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The Impact of Zero Years

zeroRemember when we talked about how your Social Security Benefit is calculated? Your highest 35 earning years during your career are put into a formula, and the earnings are indexed, then averaged by dividing the result by 420, the number of months in 35 years. And if you have less than 35 years of earnings, those years without earnings are counted as zeros…

So, you can guess what might happen when you have years with zero earnings in your record. Naturally your average is going to be reduced (perhaps dramatically) by any year when you had zero earnings.

Let’s say you have 35 years of earnings at the maximum amount, which will give you (for 2022) a FRA benefit of $3,262. But if you only had 30 years at the maximum earnings amount, your benefit would be reduced to $3,010, an annual reduction of $3,024. Taking this further, if there were only 20 years of earnings at the maximum amount, your FRA benefit would be reduced to $2,509, for an annual reduction of $9,036.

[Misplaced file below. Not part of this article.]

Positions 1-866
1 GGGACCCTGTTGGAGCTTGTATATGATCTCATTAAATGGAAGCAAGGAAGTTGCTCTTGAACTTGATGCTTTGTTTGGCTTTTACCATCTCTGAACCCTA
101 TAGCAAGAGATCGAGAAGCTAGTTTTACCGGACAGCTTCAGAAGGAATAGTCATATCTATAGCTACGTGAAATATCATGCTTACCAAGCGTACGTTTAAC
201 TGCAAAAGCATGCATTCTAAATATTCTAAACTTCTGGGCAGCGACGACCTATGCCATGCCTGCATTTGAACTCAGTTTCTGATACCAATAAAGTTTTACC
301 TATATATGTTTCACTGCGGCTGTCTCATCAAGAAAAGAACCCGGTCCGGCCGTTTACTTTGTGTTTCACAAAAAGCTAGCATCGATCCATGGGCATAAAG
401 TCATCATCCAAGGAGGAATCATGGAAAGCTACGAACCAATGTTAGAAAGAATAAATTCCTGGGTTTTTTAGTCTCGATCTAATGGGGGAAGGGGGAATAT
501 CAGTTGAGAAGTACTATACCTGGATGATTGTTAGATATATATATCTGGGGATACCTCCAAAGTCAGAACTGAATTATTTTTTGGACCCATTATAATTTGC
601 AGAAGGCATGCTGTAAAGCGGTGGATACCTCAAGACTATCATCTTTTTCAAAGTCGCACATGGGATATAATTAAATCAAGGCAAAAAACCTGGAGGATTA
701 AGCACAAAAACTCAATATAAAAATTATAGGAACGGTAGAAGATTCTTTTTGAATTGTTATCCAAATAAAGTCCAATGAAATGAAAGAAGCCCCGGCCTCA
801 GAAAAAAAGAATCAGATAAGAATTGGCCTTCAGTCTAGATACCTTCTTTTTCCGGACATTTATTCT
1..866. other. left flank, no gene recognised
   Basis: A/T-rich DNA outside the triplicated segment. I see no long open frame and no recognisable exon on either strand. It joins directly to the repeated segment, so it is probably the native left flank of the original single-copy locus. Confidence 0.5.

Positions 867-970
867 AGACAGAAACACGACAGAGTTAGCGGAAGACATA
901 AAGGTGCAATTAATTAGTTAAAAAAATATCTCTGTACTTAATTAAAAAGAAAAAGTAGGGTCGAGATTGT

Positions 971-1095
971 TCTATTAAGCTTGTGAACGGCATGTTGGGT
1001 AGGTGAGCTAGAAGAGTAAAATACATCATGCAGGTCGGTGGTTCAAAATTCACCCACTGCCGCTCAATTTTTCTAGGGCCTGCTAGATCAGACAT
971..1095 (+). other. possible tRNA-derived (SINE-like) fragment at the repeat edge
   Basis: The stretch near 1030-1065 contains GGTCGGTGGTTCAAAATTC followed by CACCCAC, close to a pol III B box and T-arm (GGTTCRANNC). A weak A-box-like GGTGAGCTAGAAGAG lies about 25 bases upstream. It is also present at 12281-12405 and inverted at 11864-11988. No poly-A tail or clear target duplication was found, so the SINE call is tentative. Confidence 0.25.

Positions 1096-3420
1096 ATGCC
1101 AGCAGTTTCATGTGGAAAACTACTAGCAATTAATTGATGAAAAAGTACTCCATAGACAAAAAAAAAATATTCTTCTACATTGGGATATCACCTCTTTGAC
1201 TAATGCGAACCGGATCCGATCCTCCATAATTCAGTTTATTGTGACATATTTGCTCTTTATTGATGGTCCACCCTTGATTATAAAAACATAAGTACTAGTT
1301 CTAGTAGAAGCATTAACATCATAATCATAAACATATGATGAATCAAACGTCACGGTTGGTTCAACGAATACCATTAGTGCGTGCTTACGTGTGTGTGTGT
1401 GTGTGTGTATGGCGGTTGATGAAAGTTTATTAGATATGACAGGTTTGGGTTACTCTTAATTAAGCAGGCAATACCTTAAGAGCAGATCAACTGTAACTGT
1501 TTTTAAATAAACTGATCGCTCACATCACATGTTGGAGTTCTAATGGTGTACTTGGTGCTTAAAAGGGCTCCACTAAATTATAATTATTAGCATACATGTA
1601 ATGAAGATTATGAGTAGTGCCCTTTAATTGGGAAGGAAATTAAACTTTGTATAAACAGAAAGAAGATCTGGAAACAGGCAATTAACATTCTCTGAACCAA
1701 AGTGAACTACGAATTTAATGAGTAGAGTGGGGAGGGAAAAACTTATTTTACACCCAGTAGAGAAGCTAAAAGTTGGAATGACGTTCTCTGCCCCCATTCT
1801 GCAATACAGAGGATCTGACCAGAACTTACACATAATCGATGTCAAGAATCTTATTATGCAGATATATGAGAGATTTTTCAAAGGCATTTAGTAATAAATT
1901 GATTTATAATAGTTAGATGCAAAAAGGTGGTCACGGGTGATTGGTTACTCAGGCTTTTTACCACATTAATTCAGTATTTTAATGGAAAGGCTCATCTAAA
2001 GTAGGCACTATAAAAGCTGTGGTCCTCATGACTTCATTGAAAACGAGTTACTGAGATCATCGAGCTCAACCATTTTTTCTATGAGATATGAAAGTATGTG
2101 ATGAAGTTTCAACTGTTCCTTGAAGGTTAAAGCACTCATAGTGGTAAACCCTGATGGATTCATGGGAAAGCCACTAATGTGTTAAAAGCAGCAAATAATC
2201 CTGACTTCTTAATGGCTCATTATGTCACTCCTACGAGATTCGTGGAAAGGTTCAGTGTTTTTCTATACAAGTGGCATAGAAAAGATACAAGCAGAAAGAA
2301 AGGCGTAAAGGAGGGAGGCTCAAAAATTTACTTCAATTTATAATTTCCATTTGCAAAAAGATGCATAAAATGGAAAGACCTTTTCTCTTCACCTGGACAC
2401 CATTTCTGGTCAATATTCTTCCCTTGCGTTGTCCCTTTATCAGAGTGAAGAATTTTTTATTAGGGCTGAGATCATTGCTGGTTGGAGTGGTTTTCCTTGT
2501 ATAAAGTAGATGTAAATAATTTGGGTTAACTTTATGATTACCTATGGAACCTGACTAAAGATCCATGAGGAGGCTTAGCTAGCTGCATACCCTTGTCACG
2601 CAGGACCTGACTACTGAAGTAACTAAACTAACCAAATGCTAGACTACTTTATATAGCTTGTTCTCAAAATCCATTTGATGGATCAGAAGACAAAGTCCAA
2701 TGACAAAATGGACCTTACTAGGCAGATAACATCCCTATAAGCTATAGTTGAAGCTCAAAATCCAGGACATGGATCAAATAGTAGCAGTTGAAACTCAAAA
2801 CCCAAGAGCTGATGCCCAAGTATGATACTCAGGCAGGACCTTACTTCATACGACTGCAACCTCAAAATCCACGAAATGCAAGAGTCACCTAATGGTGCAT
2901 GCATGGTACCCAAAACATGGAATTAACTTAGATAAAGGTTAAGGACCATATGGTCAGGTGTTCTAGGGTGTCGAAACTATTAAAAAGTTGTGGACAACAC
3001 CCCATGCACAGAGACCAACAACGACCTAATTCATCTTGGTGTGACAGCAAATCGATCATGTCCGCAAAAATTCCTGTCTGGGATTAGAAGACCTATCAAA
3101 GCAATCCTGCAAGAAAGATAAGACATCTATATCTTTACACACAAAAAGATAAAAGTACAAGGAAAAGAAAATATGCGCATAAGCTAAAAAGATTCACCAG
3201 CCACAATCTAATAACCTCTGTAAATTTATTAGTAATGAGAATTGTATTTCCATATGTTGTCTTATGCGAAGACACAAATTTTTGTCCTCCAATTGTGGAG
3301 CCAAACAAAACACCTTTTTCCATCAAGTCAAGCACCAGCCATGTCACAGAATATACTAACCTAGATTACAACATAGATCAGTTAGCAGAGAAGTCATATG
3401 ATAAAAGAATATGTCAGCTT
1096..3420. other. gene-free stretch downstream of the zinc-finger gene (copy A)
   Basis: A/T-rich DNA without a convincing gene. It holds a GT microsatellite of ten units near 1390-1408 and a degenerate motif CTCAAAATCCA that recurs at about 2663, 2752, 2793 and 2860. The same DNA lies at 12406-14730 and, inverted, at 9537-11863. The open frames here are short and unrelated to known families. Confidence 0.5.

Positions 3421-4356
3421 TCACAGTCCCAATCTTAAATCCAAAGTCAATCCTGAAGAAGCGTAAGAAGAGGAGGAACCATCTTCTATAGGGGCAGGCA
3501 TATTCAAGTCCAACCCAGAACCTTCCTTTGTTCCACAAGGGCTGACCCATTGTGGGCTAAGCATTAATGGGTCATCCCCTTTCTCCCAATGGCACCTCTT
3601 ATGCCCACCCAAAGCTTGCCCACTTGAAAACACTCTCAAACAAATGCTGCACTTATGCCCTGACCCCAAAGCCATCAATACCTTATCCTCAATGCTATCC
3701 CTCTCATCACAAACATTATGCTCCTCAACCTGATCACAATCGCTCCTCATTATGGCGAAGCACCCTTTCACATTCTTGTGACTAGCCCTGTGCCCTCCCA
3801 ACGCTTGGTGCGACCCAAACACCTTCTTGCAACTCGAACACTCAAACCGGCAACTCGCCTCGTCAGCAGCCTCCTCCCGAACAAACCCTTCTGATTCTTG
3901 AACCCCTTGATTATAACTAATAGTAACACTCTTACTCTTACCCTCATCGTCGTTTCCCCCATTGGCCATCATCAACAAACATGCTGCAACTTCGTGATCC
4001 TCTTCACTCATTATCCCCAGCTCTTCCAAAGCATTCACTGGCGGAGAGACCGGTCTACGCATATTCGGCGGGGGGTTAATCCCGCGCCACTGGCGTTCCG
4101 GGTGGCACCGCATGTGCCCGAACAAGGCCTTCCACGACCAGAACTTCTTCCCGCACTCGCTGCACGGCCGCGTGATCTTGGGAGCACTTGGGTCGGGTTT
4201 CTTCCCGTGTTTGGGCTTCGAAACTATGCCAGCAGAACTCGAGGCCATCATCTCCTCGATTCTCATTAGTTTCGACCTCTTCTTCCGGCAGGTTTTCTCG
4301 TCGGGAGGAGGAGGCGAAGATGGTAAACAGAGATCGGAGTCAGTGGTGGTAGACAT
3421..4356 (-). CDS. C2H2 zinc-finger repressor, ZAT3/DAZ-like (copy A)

This comes up when an individual chooses to retire early, or has years in which he or she has not earned during his or her career, such as when raising children or going to school.

The above is an excerpt from the book A Social Security Owner’s Manual.


  1. Lehman Brown says:

    True! unfortunately this isn’t realized by the younger generation who think SSI wont be there when its their time.

    1. jblankenship says:

      But if they’re planning on no Social Security, then they should be in better shape – in theory anyhow.

  2. I’m glad I don’t have zero years ; )

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